Nutrition education plays an important role in promoting healthy food choices in elementary school-aged children. Traditionally, nutrition is taught by classroom teachers in elementary schools but is generally ineffective in changing dietary behavior. In contrast, nutrition education programs that include a school cafeteria component have shown great promise in improving students’ food choices [38-40]. Surprisingly, there is no publication on if and how SFP want to be involved in nutrition education programs. We were excited that 76% of SFP were interested in becoming involved in nutrition education programs. Reasons for getting involved were the perceived importance of nutrition education, their concern about childhood nutrition, their knowledge about childhood nutrition, and their interest in learning more about childhood nutrition. Most importantly, they expected a positive impact on students’ food choices. In summary, SFP were highly motivated to become involved in nutrition education programs.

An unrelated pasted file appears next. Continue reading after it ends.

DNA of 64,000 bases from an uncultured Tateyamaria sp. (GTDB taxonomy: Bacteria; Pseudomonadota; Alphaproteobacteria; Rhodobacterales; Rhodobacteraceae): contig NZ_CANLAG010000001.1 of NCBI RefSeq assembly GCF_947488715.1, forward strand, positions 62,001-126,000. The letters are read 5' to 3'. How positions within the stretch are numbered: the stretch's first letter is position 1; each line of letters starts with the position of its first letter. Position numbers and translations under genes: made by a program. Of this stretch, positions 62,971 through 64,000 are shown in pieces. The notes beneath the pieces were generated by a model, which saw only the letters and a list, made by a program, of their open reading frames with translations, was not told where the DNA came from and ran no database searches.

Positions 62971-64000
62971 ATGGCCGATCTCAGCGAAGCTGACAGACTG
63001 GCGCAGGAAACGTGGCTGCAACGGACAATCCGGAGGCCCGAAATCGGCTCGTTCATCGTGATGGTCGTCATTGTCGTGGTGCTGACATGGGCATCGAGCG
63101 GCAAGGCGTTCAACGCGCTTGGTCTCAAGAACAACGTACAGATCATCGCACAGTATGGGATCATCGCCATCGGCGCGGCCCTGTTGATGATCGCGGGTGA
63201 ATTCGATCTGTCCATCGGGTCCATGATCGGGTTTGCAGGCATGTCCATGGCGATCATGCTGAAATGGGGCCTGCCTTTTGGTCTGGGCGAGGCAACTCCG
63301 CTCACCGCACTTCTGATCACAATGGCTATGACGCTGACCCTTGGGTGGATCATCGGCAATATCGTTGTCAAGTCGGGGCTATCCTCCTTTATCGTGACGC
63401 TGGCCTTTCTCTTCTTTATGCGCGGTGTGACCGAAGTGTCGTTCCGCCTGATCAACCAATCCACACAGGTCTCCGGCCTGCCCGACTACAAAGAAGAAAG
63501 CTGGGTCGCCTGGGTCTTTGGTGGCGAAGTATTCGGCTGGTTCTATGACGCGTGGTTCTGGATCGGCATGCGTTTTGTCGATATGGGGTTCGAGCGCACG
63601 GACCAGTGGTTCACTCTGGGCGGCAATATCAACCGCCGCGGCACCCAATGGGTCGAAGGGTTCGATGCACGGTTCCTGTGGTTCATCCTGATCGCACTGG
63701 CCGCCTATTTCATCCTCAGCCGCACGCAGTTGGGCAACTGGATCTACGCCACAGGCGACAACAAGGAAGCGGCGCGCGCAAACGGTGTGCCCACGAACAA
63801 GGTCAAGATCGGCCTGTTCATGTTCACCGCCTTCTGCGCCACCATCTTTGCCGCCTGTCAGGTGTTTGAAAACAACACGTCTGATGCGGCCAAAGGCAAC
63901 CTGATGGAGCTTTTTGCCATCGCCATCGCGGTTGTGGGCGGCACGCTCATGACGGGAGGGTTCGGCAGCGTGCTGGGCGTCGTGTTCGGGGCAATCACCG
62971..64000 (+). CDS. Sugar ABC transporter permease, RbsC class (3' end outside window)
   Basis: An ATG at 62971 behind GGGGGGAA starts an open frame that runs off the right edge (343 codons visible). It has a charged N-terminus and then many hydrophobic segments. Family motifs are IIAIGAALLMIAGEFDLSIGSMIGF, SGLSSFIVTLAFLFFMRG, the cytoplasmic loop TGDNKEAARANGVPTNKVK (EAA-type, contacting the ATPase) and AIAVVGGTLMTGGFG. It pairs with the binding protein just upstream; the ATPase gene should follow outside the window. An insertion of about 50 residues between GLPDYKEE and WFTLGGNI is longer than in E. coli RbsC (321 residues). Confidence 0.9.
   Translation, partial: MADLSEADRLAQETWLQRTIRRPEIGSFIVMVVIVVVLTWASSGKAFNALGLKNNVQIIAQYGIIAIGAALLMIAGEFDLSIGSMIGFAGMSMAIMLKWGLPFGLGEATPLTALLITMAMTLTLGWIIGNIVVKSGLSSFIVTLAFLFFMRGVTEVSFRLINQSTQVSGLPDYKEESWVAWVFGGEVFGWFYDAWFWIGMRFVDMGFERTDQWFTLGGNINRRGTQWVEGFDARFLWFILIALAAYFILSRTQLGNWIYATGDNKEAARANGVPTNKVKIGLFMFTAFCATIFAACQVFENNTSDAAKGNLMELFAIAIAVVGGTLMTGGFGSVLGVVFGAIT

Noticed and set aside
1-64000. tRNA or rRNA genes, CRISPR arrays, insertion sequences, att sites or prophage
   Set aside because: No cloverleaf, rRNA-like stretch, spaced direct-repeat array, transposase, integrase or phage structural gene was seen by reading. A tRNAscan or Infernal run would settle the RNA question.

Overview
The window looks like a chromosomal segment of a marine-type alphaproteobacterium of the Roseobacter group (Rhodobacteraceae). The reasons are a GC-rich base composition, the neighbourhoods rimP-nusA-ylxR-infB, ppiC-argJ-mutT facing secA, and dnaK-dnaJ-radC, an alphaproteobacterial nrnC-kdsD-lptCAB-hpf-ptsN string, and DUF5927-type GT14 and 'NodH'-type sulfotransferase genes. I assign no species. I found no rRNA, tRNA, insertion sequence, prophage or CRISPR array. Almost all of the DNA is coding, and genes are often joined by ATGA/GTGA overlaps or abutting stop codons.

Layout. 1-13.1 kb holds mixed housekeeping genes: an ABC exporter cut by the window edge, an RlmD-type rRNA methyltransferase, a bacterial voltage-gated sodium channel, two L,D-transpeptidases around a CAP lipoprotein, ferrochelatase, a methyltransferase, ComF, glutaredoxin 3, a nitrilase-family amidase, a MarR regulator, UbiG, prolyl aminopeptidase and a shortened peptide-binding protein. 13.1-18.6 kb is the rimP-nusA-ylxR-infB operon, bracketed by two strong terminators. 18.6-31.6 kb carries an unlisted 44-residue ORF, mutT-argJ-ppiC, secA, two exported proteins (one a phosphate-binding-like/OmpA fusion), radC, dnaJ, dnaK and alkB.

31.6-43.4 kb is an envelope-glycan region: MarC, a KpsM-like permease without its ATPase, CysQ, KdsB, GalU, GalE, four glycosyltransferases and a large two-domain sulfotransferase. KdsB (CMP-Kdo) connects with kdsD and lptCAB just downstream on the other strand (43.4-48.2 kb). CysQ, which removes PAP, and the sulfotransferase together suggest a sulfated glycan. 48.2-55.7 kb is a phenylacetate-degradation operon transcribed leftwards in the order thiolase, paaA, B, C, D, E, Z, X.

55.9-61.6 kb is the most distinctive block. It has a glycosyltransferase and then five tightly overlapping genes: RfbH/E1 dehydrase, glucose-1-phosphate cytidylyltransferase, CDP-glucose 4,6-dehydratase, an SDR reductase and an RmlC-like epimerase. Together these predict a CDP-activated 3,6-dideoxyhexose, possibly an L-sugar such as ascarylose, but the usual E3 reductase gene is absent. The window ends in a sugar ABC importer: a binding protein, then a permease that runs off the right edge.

There were various barriers for SFP to be part of nutrition education programs, the greatest being time and money in our study. An additional budget is required for many nutrition education activities that involve the school cafeteria, as they not only require delivery of information but include activities such as food preparation and tasting. However, those activities are often cost prohibitive because of budget limitations and indicate a need to provide SFP with additional funding to get involved in nutrition education. Furthermore, experiential learning activities require more preparation, clean up time, and equipment than simply delivering nutrition information; as a consequence, additional staff time is needed. Whereas money was universally perceived as major barrier, time was only for managers and supervisors one of the biggest barriers. This may reflect the greater perceived time demands for managers associated with involving the school cafeteria in nutrition education programs. Previous studies reported that a school cafeteria component requires coordination with classroom teachers as well as training, preparation, and delivery of nutrition information [38,41], all of which are primarily the responsibility of managers. Several studies reported that coordination between classroom teachers and SFP is a challenge, as both act as separate entities and have limited time and experience to collaborate with each other [12,29,31,42]. There appears to be tension between classroom teachers and SFP, as SFP perceived that classroom teachers were not supportive of efforts of the SFP to provide healthy meals [20,31]. In our recent survey, classroom teachers were highly critical of the food offered in the school cafeteria [10]. Others reported that classroom teachers perceive that SFP are not interested in working with them [12].